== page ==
Dozens of students from Darfur arrested in mid-December were rounded up in their dormitories, severely beaten and forced to make televised “confessions” of having links to the Sudan Liberation Movement/Army, a Darfur rebel group led by Abdelwahid al-Nur. They were later released without charges.
On February 3, Ahmed al-Khair, a teacher in East Sudan, died while in NISS custody. Witnesses and his family found signs of torture on his body, according to media. Authorities later charged 40 NISS agents in connection with the killing.
Sudan has failed to investigate other allegations of torture by national security officials and has yet to ratify the Convention Against Torture, which it signed in 1986. In violation of international human rights law, it retains the death penalty and corporal punishment for numerous crimes, including consensual same-sex conduct.
Since protests started in December 2018, authorities imposed even more restrictions on media, seized and confiscated newspapers, arrested journalists covering protests, shut down their offices, and blocked access to the internet.
Nine journalists were briefly arrested on December 26 by the NISS while gathered outside the headquarters of the independent Sudanese newspaper Al-Tayar in protest against harassment of the media. Many other journalists were arrested while covering protests or during journalists strikes. In late December, authorities restricted access to social media for several days.
On December 25, authorities blocked London-based al-Araby TV journalists from covering the protests and deported them. On January 22, authorities revoked permits of reporters working with Al Jazeera, al-Arabiya and Anadolu news agency.
On February 22, NISS officials arrested the editor-in-chief of Al-Tayar, after he appeared on TV criticizing al-Bashir’s emergency declaration. He was released on March 30 without charge.
After al-Bashir’s ouster, authorities allowed media coverage of protests for several weeks, but on May 31, they shut down Al Jazeera offices. Authorities sought to suppress information about the June 3 violence by restricting media access to the country, by cutting off completely cutting internet access on June 10 for over a month.
In January, Sudan declared an open-ended unilateral ceasefire in Darfur and the other conflict zones. However, government forces, including the RSF, reportedly continued to attack sites in the Jebel Mara, destroying dozens of villages between July 2018 and February 2019, according to reports.
UNAMID halted plans to further downsize and exit Sudan by 2020, in view of the formation of transitional government after al-Bashir ousting and the occupation and use of the mission’s bases by RSF soldiers. Authorities continued to limit peacekeepers and aid groups’ access to displaced people and conflict-affected areas.
Eight years into the armed conflict in Southern Kordofan and Blue Nile, the government and armed opposition failed to agree on modalities for supplying life-saving aid to civilians in need. However, negotiations between the government and all armed groups resumed in Juba in September leading to new agreement on access.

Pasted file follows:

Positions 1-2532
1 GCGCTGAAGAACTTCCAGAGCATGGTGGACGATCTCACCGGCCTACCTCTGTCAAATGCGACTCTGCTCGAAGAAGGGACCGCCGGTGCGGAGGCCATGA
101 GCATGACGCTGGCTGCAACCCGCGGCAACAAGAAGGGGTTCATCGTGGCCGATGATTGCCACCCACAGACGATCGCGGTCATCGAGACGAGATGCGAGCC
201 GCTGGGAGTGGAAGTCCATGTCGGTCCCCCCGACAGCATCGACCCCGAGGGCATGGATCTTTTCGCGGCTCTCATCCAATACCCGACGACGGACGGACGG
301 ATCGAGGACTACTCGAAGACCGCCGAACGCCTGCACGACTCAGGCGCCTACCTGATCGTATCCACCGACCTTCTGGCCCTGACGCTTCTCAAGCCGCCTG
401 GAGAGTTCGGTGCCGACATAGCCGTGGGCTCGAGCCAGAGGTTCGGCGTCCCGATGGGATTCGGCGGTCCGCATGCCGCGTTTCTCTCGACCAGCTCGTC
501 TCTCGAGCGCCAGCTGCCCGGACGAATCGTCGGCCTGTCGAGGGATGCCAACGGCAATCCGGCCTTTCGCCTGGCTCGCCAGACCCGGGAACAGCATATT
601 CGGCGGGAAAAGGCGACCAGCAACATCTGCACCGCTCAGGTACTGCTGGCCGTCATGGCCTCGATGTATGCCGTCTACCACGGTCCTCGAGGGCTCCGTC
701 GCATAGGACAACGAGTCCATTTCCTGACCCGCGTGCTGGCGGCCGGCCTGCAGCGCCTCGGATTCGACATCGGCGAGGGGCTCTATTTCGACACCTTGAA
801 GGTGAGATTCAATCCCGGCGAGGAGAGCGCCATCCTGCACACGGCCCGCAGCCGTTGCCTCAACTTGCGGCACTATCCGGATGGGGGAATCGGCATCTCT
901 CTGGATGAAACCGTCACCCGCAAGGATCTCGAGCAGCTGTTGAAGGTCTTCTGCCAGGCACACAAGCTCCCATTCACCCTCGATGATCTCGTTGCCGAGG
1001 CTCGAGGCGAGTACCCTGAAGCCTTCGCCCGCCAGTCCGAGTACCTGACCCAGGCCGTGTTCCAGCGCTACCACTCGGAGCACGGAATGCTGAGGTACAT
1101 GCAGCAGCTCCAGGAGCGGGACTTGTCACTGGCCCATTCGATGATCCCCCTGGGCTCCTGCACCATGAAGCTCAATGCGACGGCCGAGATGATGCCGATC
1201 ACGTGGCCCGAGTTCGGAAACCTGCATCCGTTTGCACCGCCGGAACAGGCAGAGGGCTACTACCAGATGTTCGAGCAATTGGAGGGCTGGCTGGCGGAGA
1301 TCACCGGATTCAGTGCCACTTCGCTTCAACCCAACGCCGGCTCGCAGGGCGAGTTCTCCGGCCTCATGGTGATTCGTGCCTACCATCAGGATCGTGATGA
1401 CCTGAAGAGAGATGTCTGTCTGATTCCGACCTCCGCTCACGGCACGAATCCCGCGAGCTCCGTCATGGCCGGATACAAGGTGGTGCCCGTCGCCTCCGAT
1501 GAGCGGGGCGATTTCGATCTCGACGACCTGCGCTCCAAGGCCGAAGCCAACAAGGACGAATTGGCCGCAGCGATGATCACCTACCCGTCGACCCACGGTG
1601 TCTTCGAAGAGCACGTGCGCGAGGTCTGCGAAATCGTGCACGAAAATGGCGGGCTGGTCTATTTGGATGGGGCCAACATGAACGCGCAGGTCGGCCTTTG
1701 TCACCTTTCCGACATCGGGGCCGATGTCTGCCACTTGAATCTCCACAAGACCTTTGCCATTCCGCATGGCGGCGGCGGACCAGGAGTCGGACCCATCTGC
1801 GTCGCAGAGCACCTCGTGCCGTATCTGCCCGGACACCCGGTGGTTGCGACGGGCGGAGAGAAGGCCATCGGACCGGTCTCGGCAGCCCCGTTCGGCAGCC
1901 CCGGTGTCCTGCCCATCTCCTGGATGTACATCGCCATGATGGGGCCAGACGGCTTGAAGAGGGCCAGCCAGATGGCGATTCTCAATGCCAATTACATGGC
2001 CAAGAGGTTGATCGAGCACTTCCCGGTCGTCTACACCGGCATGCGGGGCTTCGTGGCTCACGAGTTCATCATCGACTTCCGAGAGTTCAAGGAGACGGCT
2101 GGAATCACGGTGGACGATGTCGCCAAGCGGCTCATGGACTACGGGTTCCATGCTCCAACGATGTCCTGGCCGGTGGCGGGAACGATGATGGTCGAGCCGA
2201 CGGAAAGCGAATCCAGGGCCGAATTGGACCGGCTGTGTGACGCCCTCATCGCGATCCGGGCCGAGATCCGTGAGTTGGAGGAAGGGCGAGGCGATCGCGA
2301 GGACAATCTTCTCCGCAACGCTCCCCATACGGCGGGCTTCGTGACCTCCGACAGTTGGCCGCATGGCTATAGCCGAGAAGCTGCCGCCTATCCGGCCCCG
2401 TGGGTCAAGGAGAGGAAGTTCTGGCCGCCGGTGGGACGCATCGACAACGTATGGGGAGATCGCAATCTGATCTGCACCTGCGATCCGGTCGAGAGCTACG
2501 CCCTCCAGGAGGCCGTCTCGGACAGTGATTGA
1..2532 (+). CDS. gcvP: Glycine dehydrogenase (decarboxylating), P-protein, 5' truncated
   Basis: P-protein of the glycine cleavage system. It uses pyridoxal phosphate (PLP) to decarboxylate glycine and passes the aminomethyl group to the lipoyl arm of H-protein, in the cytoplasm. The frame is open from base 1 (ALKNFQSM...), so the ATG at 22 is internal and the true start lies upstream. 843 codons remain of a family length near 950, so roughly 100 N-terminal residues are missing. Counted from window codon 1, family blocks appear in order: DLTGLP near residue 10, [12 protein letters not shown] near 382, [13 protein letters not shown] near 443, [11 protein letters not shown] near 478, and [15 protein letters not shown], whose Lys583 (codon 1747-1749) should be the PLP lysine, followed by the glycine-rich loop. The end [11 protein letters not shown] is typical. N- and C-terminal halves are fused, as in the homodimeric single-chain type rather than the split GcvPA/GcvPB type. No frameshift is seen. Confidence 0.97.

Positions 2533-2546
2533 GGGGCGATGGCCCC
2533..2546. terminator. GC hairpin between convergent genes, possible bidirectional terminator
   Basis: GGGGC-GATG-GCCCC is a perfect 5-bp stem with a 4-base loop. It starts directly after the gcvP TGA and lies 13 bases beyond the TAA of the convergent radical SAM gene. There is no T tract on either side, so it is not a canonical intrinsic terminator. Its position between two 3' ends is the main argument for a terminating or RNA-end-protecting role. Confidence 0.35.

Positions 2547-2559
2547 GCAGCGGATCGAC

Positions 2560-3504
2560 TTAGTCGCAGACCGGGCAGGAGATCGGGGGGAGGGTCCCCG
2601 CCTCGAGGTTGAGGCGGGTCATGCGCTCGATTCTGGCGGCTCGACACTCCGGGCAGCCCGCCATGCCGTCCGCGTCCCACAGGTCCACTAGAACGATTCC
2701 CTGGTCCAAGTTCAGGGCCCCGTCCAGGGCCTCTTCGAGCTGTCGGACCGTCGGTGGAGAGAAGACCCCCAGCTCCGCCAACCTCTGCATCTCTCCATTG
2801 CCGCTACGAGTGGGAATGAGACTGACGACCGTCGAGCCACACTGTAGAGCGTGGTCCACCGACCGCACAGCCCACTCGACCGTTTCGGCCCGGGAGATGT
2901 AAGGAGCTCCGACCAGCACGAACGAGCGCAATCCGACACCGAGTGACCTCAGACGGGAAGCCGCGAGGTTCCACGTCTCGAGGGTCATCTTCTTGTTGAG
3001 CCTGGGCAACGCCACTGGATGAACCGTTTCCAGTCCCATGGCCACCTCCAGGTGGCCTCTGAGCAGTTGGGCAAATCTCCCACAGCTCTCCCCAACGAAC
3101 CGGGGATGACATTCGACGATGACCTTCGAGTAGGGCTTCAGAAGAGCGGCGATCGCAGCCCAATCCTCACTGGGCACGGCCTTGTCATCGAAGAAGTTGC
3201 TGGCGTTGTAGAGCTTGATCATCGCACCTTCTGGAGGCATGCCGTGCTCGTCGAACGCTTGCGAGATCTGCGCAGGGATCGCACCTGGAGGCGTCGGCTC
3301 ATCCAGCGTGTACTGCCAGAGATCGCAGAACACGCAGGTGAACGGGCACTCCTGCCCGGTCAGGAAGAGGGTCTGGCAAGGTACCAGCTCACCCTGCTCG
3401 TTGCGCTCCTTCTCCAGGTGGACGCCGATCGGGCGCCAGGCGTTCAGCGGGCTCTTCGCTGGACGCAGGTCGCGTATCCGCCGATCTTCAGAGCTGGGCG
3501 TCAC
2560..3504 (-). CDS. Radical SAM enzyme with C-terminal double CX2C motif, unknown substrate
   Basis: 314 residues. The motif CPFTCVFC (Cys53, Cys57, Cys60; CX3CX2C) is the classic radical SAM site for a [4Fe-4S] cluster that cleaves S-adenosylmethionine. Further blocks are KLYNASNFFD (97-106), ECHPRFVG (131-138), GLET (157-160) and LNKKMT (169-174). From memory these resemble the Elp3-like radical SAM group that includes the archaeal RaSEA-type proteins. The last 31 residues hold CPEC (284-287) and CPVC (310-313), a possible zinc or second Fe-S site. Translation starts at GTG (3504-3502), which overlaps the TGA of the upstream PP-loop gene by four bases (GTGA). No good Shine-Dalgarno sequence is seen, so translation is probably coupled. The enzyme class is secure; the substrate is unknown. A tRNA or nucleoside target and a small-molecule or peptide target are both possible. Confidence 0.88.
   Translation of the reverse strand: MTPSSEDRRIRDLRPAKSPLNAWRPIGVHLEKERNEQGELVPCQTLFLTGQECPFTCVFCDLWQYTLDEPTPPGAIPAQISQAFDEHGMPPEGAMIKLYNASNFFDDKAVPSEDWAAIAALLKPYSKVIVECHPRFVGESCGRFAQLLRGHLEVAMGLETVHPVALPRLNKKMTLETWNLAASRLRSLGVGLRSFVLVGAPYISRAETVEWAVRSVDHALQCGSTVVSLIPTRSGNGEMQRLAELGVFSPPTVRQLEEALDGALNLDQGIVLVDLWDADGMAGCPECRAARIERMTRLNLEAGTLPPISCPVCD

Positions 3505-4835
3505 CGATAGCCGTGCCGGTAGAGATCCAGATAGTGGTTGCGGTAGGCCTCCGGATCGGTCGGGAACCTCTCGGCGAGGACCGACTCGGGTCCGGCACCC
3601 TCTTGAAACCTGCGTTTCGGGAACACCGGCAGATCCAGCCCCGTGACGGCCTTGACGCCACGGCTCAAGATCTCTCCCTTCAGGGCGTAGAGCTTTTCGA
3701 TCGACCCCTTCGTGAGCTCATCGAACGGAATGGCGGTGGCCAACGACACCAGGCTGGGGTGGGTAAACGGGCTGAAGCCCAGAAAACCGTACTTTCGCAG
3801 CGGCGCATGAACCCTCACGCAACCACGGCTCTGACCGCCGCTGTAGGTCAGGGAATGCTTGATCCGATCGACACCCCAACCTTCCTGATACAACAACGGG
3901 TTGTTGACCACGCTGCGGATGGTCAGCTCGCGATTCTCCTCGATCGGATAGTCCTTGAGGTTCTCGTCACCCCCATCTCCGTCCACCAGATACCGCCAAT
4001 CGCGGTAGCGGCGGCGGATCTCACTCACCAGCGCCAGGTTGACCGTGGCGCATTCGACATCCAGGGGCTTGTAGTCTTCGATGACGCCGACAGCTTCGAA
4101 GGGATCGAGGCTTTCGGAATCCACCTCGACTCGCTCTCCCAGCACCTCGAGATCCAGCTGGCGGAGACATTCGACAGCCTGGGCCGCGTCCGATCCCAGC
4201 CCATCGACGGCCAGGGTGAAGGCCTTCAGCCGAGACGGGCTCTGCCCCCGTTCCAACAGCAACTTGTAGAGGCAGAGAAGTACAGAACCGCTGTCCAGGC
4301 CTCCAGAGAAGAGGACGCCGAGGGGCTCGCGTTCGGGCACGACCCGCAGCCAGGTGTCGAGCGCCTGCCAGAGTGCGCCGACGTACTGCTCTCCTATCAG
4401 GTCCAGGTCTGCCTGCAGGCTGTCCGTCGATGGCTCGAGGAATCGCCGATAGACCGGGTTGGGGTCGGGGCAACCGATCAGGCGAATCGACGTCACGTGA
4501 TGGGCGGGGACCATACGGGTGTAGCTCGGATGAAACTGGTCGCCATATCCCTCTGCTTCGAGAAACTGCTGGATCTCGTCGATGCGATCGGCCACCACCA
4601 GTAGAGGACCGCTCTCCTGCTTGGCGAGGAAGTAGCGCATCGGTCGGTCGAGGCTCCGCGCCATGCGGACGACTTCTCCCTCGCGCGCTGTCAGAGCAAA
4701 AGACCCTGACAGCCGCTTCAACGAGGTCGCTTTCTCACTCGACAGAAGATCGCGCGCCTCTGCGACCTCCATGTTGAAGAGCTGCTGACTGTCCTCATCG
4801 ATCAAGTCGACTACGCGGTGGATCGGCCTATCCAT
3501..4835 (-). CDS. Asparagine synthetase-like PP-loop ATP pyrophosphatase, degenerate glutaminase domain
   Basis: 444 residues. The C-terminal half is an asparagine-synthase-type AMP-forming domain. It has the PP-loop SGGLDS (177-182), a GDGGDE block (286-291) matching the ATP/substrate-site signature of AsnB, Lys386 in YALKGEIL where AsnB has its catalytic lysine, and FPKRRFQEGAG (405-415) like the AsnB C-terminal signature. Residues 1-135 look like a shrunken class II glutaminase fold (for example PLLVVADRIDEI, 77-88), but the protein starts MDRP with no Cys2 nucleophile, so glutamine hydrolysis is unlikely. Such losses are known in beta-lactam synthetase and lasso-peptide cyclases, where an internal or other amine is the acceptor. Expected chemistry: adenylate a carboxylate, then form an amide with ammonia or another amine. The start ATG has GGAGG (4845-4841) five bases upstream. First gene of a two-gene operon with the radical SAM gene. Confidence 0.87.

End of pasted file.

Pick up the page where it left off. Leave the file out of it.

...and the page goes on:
Sudan hosts about 1.1 million refugees and migrants from the region, mostly South Sudanese (more than 858,000 as of September). Authorities also reported an increase of Eritrean refugees, estimating that half of these new arrivals migrate to other countries, making them vulnerable to human trafficking and smuggling. Hundreds of thousands of Sudanese refugees from Darfur, Southern Kordofan and Blue Nile live in camps in Chad, South Sudan and Ethiopia.
Hours after the June 3 crackdown, the African Union condemned the violence and called for an “immediate and transparent investigation” into the events, to hold those responsible to account. On June 6, the AU suspended Sudan’s membership, but lifted the suspension in September.
The US, United Kingdom, and Norway, troika members, condemned the attacks on protesters and blamed the TMC for ordering it. The US, which lifted economic sanctions on Sudan in 2017, has promised to revise its Sudan policy with a view to supporting the transitional government.
The EU also condemned the June 3 violence against protests and in late July suspended projects related to migration and border control, which are part of the EU-Horn of Africa Migration Route Initiative, known as “Khartoum Process.” The program had prompted fears that EU was supporting the RSF to carry out-migration control.
The UN secretary-general, following the establishment of the transitional government in August, called for the lifting of all economic and financial sanctions imposed on Sudan, as well as the country’s removal from the US list of state sponsors of terrorism.
In September, the UN Human Rights Council adopted a resolution to continue the work of the Independent Expert on human rights in Sudan for another year. The resolution also supported the establishment of a country office of the Office of the High Commissioner for Human Rights in Khartoum, Sudan’s capital.
In October, the UN Security Council adopted a resolution extending UNAMID’s mandate for one year and tasking UN secretary-general along with AU chairperson to submit options for a post-UNAMID follow up presence based on needs and views of Sudan government after March. The mission will maintain its protection of civilians and human rights-monitoring functions through the end of its mandate.
The TMC declined to hand al-Bashir over to the ICC but try him in Sudan in on corruption and money laundering charges. The UN Security Council failed to press Sudan to cooperate with the ICC for the surrender of the al-Bashir and four other fugitives sought on alleged Darfur crimes, despite having referred the situation to the ICC in 2005. The ICC first announced charges in 2007.